With this sum of money, we used it to invest in other markets such as India and Malaysia, followed by China and Hong Kong during the tail-end of the dotcom bust. This move allowed us to capitalize on the upswing once the economy got back on track.
You also had to steer Webvisions through the economic recession of 2009. What measures did you adopt this time?
One of the key decisions the company made was to start cloud hosting services last year. As I have mentioned, investing during recession is not new to us.
Currently, the cloud services we are providing cater to the IT infrastructure set-up such as the servers, the networks and security. In other words, we are not a software-as-a-service (SaaS) model where applications are hosted for end users. Rather, we enable these companies to host their applications in our cloud system.
We have cloud computing centers in Singapore, Australia and New Zealand today, and we're busy getting the Malaysia-based center up and running. We are exploring the idea of having up to five or six such centers by 2010. China and Hong Kong are the two places being considered.
While I don't have a concrete figure for our investments, each data center generally costs half a million dollars to set up.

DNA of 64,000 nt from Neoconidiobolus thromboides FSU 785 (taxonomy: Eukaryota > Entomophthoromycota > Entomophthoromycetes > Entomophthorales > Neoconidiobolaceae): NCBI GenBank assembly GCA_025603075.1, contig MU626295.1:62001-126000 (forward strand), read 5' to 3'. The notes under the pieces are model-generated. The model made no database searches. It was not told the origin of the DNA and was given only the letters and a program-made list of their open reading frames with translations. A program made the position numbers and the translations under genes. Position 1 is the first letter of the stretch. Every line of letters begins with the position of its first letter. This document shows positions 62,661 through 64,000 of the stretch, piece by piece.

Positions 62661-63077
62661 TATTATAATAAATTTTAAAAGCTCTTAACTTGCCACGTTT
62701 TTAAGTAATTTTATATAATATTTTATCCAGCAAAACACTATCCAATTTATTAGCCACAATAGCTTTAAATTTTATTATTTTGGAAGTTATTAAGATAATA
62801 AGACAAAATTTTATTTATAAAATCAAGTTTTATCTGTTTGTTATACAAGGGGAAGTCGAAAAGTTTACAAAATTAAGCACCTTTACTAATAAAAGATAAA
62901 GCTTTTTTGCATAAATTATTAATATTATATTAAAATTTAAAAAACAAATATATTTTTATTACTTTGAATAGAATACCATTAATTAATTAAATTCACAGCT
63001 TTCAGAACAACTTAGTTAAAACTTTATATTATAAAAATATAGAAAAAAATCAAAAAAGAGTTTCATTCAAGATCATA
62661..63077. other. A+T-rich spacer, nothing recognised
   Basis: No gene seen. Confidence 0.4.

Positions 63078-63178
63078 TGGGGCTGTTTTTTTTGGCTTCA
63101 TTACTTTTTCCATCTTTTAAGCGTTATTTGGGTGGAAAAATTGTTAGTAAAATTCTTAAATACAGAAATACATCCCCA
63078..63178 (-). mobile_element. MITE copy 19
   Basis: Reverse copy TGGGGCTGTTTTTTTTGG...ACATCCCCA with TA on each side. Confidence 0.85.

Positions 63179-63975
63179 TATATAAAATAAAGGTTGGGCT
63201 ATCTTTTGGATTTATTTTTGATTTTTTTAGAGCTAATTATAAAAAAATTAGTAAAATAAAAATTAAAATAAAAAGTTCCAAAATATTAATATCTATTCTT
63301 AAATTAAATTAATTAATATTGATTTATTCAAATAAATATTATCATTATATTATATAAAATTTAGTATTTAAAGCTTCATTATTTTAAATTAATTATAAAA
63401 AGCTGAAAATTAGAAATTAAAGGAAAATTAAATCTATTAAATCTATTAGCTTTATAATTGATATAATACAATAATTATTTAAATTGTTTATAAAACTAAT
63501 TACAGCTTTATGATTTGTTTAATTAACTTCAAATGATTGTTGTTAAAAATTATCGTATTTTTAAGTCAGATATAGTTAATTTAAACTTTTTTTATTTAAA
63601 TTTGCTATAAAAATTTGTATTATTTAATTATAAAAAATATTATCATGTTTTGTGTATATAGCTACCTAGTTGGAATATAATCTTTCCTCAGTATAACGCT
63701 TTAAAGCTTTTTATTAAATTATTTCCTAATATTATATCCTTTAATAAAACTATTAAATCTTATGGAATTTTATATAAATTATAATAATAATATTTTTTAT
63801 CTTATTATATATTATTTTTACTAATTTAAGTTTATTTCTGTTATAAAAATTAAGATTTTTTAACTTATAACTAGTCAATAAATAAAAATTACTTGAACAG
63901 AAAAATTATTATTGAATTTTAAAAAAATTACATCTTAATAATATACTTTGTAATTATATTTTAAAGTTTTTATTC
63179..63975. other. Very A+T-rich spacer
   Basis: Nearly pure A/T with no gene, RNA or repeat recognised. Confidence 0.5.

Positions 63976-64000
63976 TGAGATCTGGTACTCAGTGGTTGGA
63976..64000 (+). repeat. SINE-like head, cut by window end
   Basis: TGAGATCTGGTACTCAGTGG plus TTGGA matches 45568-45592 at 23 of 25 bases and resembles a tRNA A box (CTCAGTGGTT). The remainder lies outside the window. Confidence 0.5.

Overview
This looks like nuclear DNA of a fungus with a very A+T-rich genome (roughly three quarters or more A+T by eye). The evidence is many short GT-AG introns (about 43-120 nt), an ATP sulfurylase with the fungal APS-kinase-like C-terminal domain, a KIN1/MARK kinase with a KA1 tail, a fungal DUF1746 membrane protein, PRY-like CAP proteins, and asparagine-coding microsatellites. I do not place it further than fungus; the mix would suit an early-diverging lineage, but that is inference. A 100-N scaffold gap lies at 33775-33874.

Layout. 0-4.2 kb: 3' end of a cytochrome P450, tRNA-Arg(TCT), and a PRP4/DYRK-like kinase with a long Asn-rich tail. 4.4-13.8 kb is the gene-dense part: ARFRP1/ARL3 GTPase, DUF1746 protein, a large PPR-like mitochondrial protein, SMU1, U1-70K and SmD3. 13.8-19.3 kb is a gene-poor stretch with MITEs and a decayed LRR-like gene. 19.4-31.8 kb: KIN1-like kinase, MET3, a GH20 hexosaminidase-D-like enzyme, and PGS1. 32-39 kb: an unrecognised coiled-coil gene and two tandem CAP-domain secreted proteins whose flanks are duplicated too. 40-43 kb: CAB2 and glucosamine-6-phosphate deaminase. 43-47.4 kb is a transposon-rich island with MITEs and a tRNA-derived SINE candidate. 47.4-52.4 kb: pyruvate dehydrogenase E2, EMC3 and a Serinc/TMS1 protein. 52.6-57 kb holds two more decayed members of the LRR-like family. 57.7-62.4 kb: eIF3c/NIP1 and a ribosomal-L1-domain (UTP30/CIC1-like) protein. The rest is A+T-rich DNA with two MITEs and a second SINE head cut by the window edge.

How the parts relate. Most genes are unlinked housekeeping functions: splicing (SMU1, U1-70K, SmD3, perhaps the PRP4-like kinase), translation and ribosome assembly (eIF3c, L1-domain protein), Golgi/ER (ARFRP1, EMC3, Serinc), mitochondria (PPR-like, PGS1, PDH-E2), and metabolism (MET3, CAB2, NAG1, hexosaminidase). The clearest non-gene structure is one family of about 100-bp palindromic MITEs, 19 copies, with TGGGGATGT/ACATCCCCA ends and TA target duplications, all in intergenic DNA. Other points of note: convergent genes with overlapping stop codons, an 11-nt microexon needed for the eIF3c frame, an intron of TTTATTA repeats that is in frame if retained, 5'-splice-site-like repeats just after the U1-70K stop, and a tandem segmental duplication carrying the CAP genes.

This, as well as other initiatives, means the company is expected to post approximately 10 percent year-on-year growth In terms of revenue.
With a significant level of investment in cloud computing, what's your take on the technology and its development?
I'd like to begin saying that centralized computing is not a new thing. In fact, the technology already existed back when I was still a university student.
In terms of adoption, I think Asia is the perfect platform because there are less legacy applications to hinder the take-up rate, so companies looking to keep capital expenditure (CAPEX) low during the economic recovery will be able to stretch their dollar leveraging cloud solutions.
Furthermore, multinational companies (MNCs) coming into Asia in search of market share will look to cloud computing to stretch their total cost of ownership (TCO) and grow the company at the same time.